The Effect of Wildfire Smoke on Migratory Bird Species Using Nocturnal Flight Call Monitoring


  • Natalie Dulac Florence-Carlton High School, Florence, MT
  • Vanessa Haflich Florence-Carlton High School, Florence, MT
  • Craig Kuchel MPG Ranch, Florence, MT


Many migratory songbirds travel at night and produce unique calls while in flight. These species-specific calls are referred to as nocturnal flight calls (NFCs) and function as a way for the birds to communicate with other individuals, echolocate, and maintain flock formation in the darker night hours. This study focused on the impact wildfire smoke density had on the frequency of NFCs recorded. The NFCs were recorded using a 21C bucket microphone from, and placed at Florence-Carlton High School (FCHS), the floodplain of the MPG Ranch, and Seeley-Swan High School (SSHS). The smoke data, provided by the Montana Department of Environmental Quality (MT DEQ), were collected by monitors located in Florence and Seeley Lake. These monitors tracked the concentration of pollutant particulate matter less than 2.5 microns (PM2.5) produced by the wildfires. No previous research on the correlation between smoke and NFCs has been found. By comparing the frequency of NFCs with smoke particulate density throughout the month of August, we hope to gain a better understanding of the impact wildfire smoke has on NFC production and potentially on migration timing and patterns.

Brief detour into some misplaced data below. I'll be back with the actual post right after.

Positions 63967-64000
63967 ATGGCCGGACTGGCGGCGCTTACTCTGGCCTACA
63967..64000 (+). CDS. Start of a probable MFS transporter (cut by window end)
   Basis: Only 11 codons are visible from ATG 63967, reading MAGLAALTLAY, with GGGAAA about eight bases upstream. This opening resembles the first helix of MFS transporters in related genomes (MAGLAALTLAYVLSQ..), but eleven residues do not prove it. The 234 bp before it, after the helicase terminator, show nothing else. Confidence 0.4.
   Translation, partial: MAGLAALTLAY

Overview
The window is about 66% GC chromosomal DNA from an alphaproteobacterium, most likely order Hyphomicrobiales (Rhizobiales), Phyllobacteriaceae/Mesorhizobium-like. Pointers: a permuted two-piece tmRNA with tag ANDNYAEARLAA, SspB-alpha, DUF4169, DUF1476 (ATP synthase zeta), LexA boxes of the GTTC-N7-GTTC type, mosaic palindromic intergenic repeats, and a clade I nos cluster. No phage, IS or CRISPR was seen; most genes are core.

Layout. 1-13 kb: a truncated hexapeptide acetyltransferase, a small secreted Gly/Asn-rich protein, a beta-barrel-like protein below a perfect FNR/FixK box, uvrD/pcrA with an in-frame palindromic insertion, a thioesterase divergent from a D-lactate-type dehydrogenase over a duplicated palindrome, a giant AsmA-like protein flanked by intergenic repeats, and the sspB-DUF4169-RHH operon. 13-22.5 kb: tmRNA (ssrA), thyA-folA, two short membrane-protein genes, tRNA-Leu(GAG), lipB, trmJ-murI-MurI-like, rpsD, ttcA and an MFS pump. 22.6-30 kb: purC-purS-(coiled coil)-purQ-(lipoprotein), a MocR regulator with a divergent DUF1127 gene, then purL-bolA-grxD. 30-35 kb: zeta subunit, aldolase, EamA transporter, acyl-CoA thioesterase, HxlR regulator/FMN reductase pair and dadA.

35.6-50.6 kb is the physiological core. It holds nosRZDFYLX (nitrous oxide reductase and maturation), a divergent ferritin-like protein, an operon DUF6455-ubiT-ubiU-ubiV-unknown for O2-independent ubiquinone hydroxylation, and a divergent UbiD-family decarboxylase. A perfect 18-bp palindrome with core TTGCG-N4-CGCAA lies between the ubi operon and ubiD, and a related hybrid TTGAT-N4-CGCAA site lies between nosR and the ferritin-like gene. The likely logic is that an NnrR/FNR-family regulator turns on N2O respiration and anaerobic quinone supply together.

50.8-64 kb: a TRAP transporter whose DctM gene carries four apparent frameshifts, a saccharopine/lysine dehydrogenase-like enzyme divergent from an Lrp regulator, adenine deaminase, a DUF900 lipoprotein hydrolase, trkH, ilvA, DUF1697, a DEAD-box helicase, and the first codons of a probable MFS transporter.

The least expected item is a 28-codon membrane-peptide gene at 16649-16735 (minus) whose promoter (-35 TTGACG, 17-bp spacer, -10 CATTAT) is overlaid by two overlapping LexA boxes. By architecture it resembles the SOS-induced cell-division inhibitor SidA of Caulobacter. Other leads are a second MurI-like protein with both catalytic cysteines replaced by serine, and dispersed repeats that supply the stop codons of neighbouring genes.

Author Biography

Natalie Dulac, Florence-Carlton High School, Florence, MT

The Montana Chapter of the Wildlife Society, 56th Annual Meeting, 2018, Telling Our Story - Lesson’s Learned, February 19-23, 2018, Butte, Montana






Montana Chapter of The Wildlife Society [Abstracts]